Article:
Read as much as you want on BostonGlobe.com, anywhere and anytime, for just 99¢.

Critics’ picks: Theater

Ellen Adair and David Drake in the Huntington Theatre Company’s production of “Ryan Landry’s ‘M.’ ”

T Charles Erickson

Ellen Adair and David Drake in the Huntington Theatre Company’s production of “Ryan Landry’s ‘M.’ ”

Now playing

BY THE WAY, MEET VERA STARK The charismatic Kami Rushell Smith excels as an African-American maid in the 1930s whose aspirations for a movie career collide with Hollywood’s insistence on racial stereotyping. Lynn Nottage’s snappy, inventive, and pointed satire is directed with assurance by Summer L. Williams, who has marshaled a stellar supporting cast. Through April 27. Lyric Stage Company. 617-585-5678, www.lyricstage.com

OPERATION EPSILON A satisfyingly taut and well-acted production of Alan Brody’s fine, historically based new drama about German nuclear scientists held captive at the end of World War II in a British country house, where they confront — and evade — their moral responsibility. Directed by Andy Sandberg, with standout performances by Will Lyman, Diego Arciniegas, Ken Baltin, and Robert D. Murphy. Through April 28. Nora Theatre Company. At Central Square Theater, Cambridge. 866-811-4111, www.centralsquare
theater.org

Continue reading below

THE BOOK OF MORMON At its most inspired moments, this production reaches a state of giddy delirium that sweeps the audience along in its wake. With knee-pumping choreography that might be the single funniest thing about the show, this is a scorched-earth satire where nothing is sacred or off-limits. Be forewarned: There is something in this musical to offend just about everyone. Through April 28. Broadway in Boston. At Boston Opera House. 800-982-2787, www.broadwayinboston.com

DON AUCOIN

RYAN LANDRY’S “M” This 90-minute deconstruction of Fritz Lang’s legendary 1931 film shows a loving knowledge of the original, even as it ranges far afield into romantic comedy and meditations on authorship. Karen MacDonald, in the Peter Lorre role, is a knockout. Through April 28. Huntington Theatre Company. At Wimberly Theatre, Boston Center for the Arts. 617-266-0800, www.huntington
theatre.org

POOL (NO WATER) Mark Ravenhill’s darkly disturbing 2006 play has no water and also no characters, no location, and no staging instructions — it’s just the recollection of what happened when a group of artists tried to make art, and money, out of the accident that befell their most successful member. But this intimate and imaginative production, directed by Danielle Fauteux Jacques, is filled with life and love (as well as nudity and a lot of expletives). Through May 4. Apollinaire Theatre Company. At Chelsea Theatre Works, Chelsea. 617-887-2336, www.apollinairetheatre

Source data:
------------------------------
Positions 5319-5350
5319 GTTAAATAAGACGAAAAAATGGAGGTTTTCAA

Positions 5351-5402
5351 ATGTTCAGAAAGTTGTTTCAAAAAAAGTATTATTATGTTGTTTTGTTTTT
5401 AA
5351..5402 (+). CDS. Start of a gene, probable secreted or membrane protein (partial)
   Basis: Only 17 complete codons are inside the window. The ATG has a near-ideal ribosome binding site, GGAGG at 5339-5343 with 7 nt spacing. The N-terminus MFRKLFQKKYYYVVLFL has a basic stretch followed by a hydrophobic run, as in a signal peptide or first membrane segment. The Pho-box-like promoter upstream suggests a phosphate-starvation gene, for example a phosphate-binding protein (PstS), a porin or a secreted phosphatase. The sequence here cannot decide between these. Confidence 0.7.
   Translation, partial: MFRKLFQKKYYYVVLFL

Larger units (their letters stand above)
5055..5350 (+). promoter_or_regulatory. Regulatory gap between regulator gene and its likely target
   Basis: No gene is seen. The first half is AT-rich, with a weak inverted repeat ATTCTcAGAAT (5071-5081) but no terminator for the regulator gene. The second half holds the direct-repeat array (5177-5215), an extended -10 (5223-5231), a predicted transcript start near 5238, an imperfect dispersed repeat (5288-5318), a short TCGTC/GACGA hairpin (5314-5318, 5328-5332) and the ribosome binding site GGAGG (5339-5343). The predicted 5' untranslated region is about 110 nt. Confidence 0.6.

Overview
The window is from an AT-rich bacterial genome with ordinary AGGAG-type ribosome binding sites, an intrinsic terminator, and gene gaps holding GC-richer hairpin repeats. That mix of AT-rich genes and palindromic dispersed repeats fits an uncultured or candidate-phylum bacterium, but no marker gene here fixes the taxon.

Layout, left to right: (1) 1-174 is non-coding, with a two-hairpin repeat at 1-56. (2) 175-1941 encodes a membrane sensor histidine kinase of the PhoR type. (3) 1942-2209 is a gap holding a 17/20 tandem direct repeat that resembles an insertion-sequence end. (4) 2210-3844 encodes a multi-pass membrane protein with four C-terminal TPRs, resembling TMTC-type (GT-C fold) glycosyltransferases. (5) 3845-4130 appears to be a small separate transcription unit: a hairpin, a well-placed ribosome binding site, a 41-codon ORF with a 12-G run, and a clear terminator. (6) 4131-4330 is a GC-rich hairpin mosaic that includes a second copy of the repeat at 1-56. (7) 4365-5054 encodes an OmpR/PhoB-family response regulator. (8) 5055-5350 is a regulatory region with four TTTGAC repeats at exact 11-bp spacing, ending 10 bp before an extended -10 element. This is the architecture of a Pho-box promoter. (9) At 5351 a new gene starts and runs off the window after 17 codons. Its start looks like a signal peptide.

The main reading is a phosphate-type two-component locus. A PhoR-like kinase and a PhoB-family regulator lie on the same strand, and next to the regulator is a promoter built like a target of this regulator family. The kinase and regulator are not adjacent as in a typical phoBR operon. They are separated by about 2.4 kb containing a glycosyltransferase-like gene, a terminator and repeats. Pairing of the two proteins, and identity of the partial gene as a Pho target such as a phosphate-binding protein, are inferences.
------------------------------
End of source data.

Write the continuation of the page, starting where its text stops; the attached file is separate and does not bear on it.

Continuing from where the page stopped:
company.com

SHE KILLS MONSTERS The “she” in Qui Nguyen’s 2011 fantasy is 15-year-old Tilly Evans, who kills Dungeons & Dragons monsters. Actually, Tilly’s dead, killed in a car crash with her parents, but her older sister, Agnes, finds Tilly’s D&D notebook and enters the game in order to reconnect with her sibling. Real-life sisters Jordan Clark and Paige Clark Perkinson play Tilly and Agnes in this high-spirited, swordplay-filled production, and their chemistry is palpable. Through May 11. Company One. At Plaza Theatre, Boston Center for the Arts. 617-933-8600, www.company
one.org

JEFFREY GANTZ

PIPPI LONGSTOCKING The unconventional title character defies expectations, and so does director Wendy Lement’s frothy stage version of the classic children’s book. Lement’s approach focuses on joy and whimsy, with a whole lot of chances to dance, dance, dance. Through May 12. Wheelock Family Theatre. 617-879-2300, www.wheelock
familytheatre.org

THE IRISH . . . AND HOW THEY GOT THAT WAY Frank McCourt’s celebration, through story and song, of the Irish-American experience and a heritage that confronts adversity with determination, good humor, music, and a love of life. Through April 28. At Davis Square Theatre, Somerville. 800-660-8462, www.frank
mccourtstheirish.com

TERRY BYRNE

Last chance

MASTER CLASS Terrence McNally’s 1995 Tony Award winner about the demands of divahood is almost entirely dependent on the actress playing Maria Callas. Amelia Broome may not channel Callas, but she masters the role, giving a commanding performance, entertaining the audience with her wit, and coaxing some superb singing out of her students as she teaches a master class. Through April 21. New Repertory Theatre. At Charles Mosesian Theater, Arsenal Center for the Arts, Watertown. 617-923-8487, www.newrep.org

JEFFREY GANTZ

Loading comments...

You have reached the limit of 10 free articles in a month

Stay informed with unlimited access to Boston’s trusted news source.

  • High-quality journalism from the region’s largest newsroom
  • Convenient access across all of your devices
  • Today’s Headlines daily newsletter
  • Subscriber-only access to exclusive offers, events, contests, eBooks, and more
  • Less than 25¢ a week